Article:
By Alex Blahout
If you looked at the jobs I’ve had, you would probably assume I’m some kind of a sucker for punishment, because apparently I keep choosing jobs commonly thought to be a “man’s job”. You'd think that in 2014 there wouldn’t be jobs associated with only men, but it might surprise you to find out how much inadvertent sexism customers generate towards a female employee. While it’s maybe less surprising in industries like automotive repair and video-game sales, even in a place as neutral as a print shop there is an abundance. It is disheartening to be disrespected and trivialized simply because of my gender, but it’s worse when people don’t even realize that they’re being sexist. Consider that today, we tell boys and girls to pursue any career they choose, then turn around and subtly reinforce gender roles by believing that women are less knowledgeable in certain jobs. This needs to change.
When I worked at a car dealership, I was the appointment coordinator, but I had exactly the same technical training as the advisers, so I could do diagnostics over the phone. The information I provided customers was up-to-date and I was company certified, but many of the male customers, who had been “changing their own oil since they were sixteen,” didn’t like it. Even women didn’t trust me, raised to believe only a man could understand “car stuff.” I once had a woman call me a liar to my face while I was explaining what would be involved in her 20,000-kilometre servicing, and – among other insults – asked me, “Who allowed you to work here?” Equally hurtful were the men who consistently asked to speak to a male adviser, who in turn would repeat my diagnosis word for word, just because of social preconceptions about who belongs in which workplace.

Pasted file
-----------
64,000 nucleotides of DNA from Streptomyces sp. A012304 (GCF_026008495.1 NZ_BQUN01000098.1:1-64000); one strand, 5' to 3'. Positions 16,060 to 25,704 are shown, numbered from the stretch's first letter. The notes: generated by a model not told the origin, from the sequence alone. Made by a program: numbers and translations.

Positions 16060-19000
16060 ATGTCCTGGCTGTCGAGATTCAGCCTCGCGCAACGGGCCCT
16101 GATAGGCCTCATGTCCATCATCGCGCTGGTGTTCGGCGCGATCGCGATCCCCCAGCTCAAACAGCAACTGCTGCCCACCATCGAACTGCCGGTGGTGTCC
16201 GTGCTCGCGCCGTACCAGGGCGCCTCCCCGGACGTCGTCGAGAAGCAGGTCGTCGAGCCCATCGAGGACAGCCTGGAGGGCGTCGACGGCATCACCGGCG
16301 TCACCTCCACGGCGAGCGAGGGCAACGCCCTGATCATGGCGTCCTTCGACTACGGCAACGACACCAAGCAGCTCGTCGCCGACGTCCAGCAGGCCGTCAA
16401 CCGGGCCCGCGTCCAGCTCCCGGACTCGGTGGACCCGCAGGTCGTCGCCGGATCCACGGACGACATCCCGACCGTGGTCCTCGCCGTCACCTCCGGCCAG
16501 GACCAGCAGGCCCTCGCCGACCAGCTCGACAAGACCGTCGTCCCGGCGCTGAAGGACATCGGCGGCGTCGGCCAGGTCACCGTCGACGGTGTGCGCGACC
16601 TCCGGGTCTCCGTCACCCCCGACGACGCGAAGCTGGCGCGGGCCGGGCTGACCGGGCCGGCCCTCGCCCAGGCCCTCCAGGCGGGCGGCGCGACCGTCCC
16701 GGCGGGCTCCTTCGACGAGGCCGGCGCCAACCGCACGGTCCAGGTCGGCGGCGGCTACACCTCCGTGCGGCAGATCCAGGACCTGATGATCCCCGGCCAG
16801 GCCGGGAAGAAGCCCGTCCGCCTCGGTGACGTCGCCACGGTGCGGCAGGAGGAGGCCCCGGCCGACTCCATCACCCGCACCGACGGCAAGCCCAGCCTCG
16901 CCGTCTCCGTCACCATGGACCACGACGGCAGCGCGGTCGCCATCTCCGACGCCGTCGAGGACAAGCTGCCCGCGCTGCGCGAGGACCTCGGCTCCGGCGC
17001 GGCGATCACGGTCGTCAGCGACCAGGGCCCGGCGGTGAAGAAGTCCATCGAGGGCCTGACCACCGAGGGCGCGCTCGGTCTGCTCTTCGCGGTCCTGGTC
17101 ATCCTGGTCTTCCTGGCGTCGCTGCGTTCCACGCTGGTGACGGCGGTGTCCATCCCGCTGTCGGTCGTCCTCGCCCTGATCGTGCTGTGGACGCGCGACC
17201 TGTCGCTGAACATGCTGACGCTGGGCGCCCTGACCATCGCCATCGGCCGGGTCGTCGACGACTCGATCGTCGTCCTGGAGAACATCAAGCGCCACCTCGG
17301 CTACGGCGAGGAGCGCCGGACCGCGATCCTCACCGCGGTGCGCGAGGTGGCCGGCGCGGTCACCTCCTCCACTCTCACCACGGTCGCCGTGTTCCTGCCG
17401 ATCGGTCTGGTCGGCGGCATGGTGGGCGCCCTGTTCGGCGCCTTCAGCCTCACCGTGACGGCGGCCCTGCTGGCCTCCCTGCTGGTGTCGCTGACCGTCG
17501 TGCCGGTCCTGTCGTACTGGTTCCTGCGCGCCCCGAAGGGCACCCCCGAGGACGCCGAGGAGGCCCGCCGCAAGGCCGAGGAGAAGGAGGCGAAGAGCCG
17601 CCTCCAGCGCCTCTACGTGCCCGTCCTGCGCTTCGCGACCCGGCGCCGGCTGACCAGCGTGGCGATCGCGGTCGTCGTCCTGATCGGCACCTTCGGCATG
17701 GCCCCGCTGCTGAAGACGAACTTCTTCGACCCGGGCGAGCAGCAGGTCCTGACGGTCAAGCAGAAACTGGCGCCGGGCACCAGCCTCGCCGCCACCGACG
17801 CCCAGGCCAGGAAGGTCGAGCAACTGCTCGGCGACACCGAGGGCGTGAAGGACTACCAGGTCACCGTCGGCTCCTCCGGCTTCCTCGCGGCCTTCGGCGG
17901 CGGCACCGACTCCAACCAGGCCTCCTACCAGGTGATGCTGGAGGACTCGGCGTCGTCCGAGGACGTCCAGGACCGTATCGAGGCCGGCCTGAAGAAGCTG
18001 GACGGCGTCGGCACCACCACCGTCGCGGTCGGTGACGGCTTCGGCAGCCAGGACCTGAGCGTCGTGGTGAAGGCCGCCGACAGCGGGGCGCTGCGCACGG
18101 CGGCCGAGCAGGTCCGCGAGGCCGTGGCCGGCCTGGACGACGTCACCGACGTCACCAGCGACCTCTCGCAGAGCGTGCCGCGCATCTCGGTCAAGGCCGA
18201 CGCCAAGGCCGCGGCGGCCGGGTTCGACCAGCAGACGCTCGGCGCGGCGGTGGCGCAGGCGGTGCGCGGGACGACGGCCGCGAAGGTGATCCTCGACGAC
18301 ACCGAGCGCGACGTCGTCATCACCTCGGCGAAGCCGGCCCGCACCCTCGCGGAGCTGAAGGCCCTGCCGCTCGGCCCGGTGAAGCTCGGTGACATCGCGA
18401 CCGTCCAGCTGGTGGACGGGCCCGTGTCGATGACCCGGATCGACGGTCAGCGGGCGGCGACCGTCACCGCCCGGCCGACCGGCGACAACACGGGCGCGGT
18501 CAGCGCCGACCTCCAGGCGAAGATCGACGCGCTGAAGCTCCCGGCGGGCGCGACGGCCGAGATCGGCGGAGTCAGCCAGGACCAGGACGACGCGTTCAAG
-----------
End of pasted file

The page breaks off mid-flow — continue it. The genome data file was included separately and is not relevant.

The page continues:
At the video-game store, some male customers ignored me completely in favour of speaking to a male employee even if said employee was obviously busy. Many a customer would bother my male manager while he had his head buried in paperwork even though I had greeted them and waved them over to my side of the cash. Other male customers seemed to feel that a woman who enjoys these supposedly “masculine” hobbies is some kind of rare prize to be won via awkward flirting and inappropriate touching (I can’t imagine anyone caressing a male employee’s shoulder while expressing mutual enthusiasm for a video game). And let me tell you that I would prefer to deal with Call of Duty-playing, snapback-wearing dudebros any day of the week; even though they might ask me with wide eyes “So you actually play video games?” they never challenged me with obscure gaming trivia in an attempt to disprove my experience in the way some others would.
I honestly thought I wouldn’t have to deal with any of this while working at the print shop, but I could be giving a customer advice on their order or explaining the process, and if a male coworker came to the front of the store it was like the customer forgot I had been capably serving them just seconds earlier. Too often, customers averted their attention from me and started asking all their questions to the man in the room, and at the first sign of my being incapable of completing their impossible request (“Can you make this rectangular picture square without cropping it?”) would demand to speak to a man.
We need to stop reinforcing sexist behaviour; everyone is entitled to feel comfortable in the job they choose. It is no one’s place to tell a woman whether her career is gender appropriate, through words OR actions. Knowledge and experience should be enough for someone to be respected in their profession, and giving that respect to all employees is how we can change the idea of conventional gender roles.